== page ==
Burning Up The Kitchen

There is nothing more annoying than to have a roommate who can not cook. You know why? Because typically those that can not cook always burn pots, pans, and food at every attempt. So, raise your virtual hand if you live with someone who needs help in the kitchen! This article is for you. For many people, cooking can be very therapeutic.  Some culinary geeks told me that cooking can be very relaxing and enjoyable especially when exploring new spices, cooking methods, and varying cultural dishes. When you do not know how to cook, the opposite effect occurs. It could be stressful, frustrating, time-consuming, and messy even inconvenient when you are hungry. Patience, familiarity in the kitchen, and understanding how equipment works will prove beneficial in the prevention of foods, pots, and, cooking utensils. Burning food can not only be annoying, but the smell can overtake and linger in the home for days and not to mention frustrate your roommate. Here are five quick tips you can share with your no cooking roommate:

  1. Plan: I know, it is easier said than done. However, planning eliminates rushing and making Planning allows relaxation, the creation of a checklist of needed ingredients and management of your inventory.
  2. Cookware: It is critical to know the difference between a ladle and a serving spoon as well as the functionality of a cast iron pan versus a saucepan. It will also be beneficial to purchase nonstick pans to reduce the chances of food sticking and burning. Understanding the various types of cookware is basic Home Economics 101. If you did not get the pleasure of having these classes in k-12 then Google is always an awesome resource to find the answers to basic cooking techniques. Rachel Ray, an internationally recognized chef and author, has a cookbook that illustrates all the staple cookware and flatware. She also explains the functionality, and you can always contact your local Family and Consumer Sciences extension agent to facilitate a class for you and a few guest on basic cooking strategies.
  3. Stay in your lane: If you are not a fairly experienced cook, you may want to stay away from preparing certain foods. Especially those recipes that require deep frying and lots of pre-preparation. Stick to basic meals that require short cooking and prep time with minimal required ingredients.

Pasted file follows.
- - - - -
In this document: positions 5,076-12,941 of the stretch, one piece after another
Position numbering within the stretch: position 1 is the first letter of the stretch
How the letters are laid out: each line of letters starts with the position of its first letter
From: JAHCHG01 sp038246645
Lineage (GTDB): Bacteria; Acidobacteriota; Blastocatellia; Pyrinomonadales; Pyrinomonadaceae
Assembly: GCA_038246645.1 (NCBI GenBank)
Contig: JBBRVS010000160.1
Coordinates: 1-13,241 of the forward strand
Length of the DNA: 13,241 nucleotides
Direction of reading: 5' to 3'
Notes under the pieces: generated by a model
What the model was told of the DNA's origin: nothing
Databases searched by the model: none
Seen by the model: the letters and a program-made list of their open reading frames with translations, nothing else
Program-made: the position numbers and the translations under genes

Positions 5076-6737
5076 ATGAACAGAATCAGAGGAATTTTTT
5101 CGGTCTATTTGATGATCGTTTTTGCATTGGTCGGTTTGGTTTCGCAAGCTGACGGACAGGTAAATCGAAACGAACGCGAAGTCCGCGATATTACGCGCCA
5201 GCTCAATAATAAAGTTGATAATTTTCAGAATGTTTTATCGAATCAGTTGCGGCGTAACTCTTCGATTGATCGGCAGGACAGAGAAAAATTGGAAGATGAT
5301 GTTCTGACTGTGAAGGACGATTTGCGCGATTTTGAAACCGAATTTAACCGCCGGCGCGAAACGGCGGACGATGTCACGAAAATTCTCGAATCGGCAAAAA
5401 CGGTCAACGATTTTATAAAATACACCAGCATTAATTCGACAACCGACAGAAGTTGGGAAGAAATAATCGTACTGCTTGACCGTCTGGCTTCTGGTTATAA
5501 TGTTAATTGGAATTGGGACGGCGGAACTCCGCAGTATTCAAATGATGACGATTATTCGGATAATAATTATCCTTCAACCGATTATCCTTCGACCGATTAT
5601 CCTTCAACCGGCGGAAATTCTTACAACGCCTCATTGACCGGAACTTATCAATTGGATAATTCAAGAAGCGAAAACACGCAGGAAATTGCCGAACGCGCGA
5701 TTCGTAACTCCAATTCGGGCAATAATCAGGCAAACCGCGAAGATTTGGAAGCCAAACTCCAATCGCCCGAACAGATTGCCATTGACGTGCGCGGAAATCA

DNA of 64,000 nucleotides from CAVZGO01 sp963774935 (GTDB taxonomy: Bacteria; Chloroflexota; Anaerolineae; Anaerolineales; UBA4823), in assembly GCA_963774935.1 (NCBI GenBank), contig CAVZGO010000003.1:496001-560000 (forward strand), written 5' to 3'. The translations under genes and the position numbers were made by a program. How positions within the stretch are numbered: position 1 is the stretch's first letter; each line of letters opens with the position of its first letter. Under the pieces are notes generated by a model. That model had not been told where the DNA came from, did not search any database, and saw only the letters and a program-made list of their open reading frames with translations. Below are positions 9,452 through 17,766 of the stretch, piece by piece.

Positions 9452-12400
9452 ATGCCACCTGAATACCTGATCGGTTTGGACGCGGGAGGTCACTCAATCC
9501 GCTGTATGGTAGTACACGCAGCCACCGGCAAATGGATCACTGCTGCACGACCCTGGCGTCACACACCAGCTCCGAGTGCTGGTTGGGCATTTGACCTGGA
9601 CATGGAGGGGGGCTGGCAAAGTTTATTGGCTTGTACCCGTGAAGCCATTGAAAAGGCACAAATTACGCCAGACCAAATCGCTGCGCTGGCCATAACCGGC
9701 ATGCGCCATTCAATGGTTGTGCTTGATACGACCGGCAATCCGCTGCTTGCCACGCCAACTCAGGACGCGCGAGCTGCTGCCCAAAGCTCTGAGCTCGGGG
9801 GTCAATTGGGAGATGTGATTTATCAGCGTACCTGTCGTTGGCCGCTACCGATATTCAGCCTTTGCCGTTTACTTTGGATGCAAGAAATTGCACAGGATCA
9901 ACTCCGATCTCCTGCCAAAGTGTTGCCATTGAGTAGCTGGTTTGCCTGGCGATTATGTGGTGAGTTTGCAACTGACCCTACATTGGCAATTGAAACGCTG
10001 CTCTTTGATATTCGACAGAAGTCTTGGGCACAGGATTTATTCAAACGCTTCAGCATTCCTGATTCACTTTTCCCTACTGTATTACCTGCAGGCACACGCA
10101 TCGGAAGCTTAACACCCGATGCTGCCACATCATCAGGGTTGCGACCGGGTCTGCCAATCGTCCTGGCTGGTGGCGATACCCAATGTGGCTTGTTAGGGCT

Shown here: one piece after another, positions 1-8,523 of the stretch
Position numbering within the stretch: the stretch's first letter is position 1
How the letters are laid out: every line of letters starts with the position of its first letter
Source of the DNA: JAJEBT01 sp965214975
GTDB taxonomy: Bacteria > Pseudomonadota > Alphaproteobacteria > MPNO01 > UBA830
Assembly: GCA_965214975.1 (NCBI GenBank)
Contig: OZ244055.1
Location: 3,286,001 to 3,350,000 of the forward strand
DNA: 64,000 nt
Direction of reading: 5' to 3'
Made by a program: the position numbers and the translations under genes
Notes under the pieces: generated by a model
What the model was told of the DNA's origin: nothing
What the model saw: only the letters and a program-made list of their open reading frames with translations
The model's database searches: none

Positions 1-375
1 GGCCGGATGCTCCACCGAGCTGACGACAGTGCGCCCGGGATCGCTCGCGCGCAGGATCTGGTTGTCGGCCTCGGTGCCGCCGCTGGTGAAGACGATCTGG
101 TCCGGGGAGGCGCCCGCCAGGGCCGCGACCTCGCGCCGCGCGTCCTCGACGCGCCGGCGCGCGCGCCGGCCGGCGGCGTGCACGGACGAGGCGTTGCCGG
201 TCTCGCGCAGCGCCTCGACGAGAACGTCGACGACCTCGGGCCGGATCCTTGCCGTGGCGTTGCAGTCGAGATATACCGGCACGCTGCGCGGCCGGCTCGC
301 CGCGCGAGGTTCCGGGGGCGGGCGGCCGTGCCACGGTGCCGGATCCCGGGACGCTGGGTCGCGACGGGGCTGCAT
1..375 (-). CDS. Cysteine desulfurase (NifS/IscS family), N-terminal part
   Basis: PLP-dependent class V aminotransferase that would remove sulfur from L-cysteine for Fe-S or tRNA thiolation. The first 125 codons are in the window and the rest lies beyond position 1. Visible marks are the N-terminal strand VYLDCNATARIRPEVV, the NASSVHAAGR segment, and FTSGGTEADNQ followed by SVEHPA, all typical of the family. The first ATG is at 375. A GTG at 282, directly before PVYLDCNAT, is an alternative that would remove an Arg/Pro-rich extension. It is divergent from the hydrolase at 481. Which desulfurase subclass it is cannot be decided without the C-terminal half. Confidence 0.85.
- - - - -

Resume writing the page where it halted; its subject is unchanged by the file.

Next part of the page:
4. Clean your pots: It is important to use clean pots when preparing meals. Keeping the outside of the pot clean prevents food from burning and sticking to the pots. However, keeping the pots clean on the inside prevents debris from floating in your cuisine. It is equally important to make sure the cooking surface is clean. Otherwise, the debris on the surface will burn and possibly damage the cooking surface and your pots.
  5. Pay Attention: Depending on the dish that you are preparing, it may require much attention. You may have to stay fairly close to the pot to ensure the food is not sticking or to adjust the heat settings. This is not the time to take in a movie or get on the play station. If you are newly getting familiar with the kitchen and cooking surface, you want to pay lots of attention to your food. Stirring your foods frequently especially when making soups, rotating your pots if the burners are old in order to distribute equal heat, and tasting the food should be done cautiously when adding seasoning or not overcooking. You also may want to take advantage of using the stove timer or the timer on your cell phone. Set the timer based on the cooking instructions. The timer alerts you when it is time to check on your meal or remove it from cooking surface. It may also be beneficial to reduce the time by 10 percent because every cooking surface is different and cooking times may vary. However, by reducing the time by 10 percent, (ex: Instead of 10 minutes you may set the timer for 9 minutes), you have the flexibility to make adjustments.

Cooking should be fun, pain-free, burn free, and full of learning. Be patient with yourself and your cooking surface. Explore new dishes on days that are the less busy, and buy an interesting cookbook or contact your local extension office for some fun, easy, and expensive recipes that can kick-start your culinary journey without burning down your kitchen.

Danielle Hairston-Green


Danielle Y. Hairston Green, Ph.D., HDFS-CFCS
Program Specialist, Family and Consumer Sciences
(936) 261-5118